IMDb > So Red the Rose (1935)

So Red the Rose (1935) More at IMDbPro »


Overview

User Rating:
6.9/10   87 votes »
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Release Date:
20 December 1935 (USA) See more »
Genre:
Tagline:
THE FIRE OF THE SOUTH! The fury of love..! ...Romance rides across the pages of history..! See more »
Plot:
SO RED THE ROSE is King Vidor's quietly affecting Civil War romance, starring Margaret Sullavan as a Southern aristocrat... See more » | Add synopsis »
User Reviews:
Not "GWTW", but still worthwhile. See more (6 total) »

Cast

  (in credits order)

Margaret Sullavan ... Valette Bedford

Walter Connolly ... Malcolm Bedford

Randolph Scott ... Duncan Bedford
Janet Beecher ... Sally Bedford
Elizabeth Patterson ... Mary Cherry

Robert Cummings ... George Pendleton
Harry Ellerbe ... Edward Bedford

Dickie Moore ... Middleton Bedford
Charles Starrett ... George McGehee
Johnny Downs ... Yankee boy
Daniel L. Haynes ... William Veal

Clarence Muse ... Cato
James Burke ... Major Rushton
Warner Richmond ... Confederate Sergeant
Alfred Delcambre ... Charles Tolliver
rest of cast listed alphabetically:
Richard Allen ... Confederate Officer (uncredited)
Stanley Andrews ... Cavalry Captain (uncredited)
Leroy Broomfield ... Slave (uncredited)
E.H. Calvert ... Cavalry Major (uncredited)
Stephen Chase ... Soldier (uncredited)
Luke Cosgrave ... Prophet (uncredited)
Hal Craig ... Soldier (uncredited)
Edward Gargan ... Cavalryman (uncredited)
Kid Herman ... Slave (uncredited)
Alex Hill ... Scipio (uncredited)
Lloyd Ingraham ... Officer (uncredited)
John Larkin ... Cato's Companion (uncredited)
Baron James Lichter ... Soldier (uncredited)
Billy McClain ... Servant in Kitchen (uncredited)
Charles Morris ... Officer (uncredited)
David Newell ... Soldier (uncredited)
Paul Parry ... Soldier (uncredited)
Emma Reed ... Old Servant (uncredited)
Oscar Smith ... Slave (uncredited)
Madame Sul-Te-Wan ... Slave (uncredited)
Duke York ... Soldier (uncredited)
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Directed by
King Vidor 
 
Writing credits
(in alphabetical order)
Maxwell Anderson 
Edwin Justus Mayer 
Laurence Stallings 
Stark Young  novel

Produced by
Douglas MacLean .... producer
 
Original Music by
W. Franke Harling 
 
Cinematography by
Victor Milner 
 
Film Editing by
Eda Warren 
 
Art Direction by
Hans Dreier 
Ernst Fegté 
 
Sound Department
Mesenkop Louis H. .... sound recordist
Harold Lewis .... sound recordist
 
Music Department
Hugo Friedhofer .... composer: additional music (uncredited)
Herman Hand .... orchestrator (uncredited)
Friedrich Hollaender .... composer: additional music (uncredited)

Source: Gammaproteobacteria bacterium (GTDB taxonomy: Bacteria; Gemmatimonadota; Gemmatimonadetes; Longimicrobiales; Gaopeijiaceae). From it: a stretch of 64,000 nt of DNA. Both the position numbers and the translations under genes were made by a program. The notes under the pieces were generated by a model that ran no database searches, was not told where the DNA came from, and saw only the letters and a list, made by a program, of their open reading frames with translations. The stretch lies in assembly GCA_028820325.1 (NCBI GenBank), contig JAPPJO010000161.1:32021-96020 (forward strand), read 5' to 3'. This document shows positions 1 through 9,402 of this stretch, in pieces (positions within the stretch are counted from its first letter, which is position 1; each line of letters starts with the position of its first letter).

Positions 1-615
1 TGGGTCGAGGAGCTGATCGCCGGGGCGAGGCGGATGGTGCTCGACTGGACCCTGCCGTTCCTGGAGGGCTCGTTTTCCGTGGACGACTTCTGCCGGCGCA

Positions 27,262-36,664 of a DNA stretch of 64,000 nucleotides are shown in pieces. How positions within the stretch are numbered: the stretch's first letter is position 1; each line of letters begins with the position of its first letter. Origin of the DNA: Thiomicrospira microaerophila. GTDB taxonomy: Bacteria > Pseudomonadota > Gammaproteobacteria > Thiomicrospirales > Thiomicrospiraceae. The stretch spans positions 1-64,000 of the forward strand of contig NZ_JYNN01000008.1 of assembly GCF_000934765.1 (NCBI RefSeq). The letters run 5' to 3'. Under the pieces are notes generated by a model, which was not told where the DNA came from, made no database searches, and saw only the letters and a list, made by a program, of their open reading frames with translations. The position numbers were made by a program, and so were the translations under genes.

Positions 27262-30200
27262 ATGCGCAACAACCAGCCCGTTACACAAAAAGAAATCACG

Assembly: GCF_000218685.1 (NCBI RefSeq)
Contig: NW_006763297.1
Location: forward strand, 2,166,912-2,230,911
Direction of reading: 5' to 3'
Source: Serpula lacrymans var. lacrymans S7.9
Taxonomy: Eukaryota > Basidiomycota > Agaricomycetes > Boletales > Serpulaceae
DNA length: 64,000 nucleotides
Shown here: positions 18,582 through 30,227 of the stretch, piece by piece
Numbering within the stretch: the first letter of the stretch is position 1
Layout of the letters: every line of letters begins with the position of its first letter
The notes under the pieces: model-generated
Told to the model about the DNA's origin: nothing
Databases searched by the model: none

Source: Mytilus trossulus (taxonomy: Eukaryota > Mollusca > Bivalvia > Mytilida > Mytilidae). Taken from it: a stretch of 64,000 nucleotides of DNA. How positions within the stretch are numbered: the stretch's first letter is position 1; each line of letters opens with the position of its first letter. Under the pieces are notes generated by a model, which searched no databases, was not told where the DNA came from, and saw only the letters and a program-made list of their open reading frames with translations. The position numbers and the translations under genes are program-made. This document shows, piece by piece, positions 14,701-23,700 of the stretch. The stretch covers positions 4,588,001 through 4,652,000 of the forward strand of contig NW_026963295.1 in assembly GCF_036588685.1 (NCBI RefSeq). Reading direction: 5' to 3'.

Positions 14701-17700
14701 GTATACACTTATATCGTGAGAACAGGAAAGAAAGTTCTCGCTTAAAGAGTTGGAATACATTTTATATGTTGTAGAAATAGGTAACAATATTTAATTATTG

John Leipold .... orchestrator (uncredited)
Max Reese .... orchestrator (uncredited)
 
Other crew
Adolph Zukor .... presenter
 

Production CompaniesDistributors
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Additional Details

Also Known As:
Runtime:
82 min
Country:
Language:
Aspect Ratio:
1.37 : 1 See more »
Sound Mix:
Mono (Western Electric Noiseless Recording)
Certification:
USA:Approved (PCA #1173)

Did You Know?

Trivia:
One of over 700 Paramount Productions, filmed between 1929 and 1949, which were sold to MCA/Universal in 1958 for television distribution, and have been owned and controlled by Universal ever since.See more »
Movie Connections:

FAQ

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4 out of 6 people found the following review useful.
Not "GWTW", but still worthwhile., 22 June 2010
Author: GManfred from Ramsey, NJ

"So Red The Rose" is a forerunner of "Gone With The Wind" and there are several similarities apart from the Civil War backdrop. 'Rose' is in black and white and does not have the sweep or scope of the later picture. It is somewhat stagebound and takes place entirely on the Bedford plantation belonging to Margaret Sullavan's father, played by Walter Connolly. It is a story of the ante-bellum South which becomes the post-bellum South before the picture is over, and of one family in particular and how they manage the transition.

Like GWTW there is precious little action - one would expect a Civil War picture to have some second unit action, but no. The most we get are a few loud arguments, mostly from Miss Sullavan who is the pivotal figure in the film as Vivien Leigh was in hers. It is mainly a character study with a good, solid story to go with it. There is a sequence in which the slaves of the Bedford's realize they are free, but can't figure out what to do about it. I found it fascinating and gives one pause as to what it must have been like to suddenly find yourself a free man after a lifetime of slavery. This is the type of situation that a master director like King Vidor can bring off - a completely human instance tailor-made for him and which he illustrated in "The Crowd"(1928).

This is a good movie and a good story. I thought it had some touches that GWTW did not - what it doesn't have is length (at only 80 minutes), scope and a PR campaign behind it like the more famous film. But it is well worth seeing in its own right.

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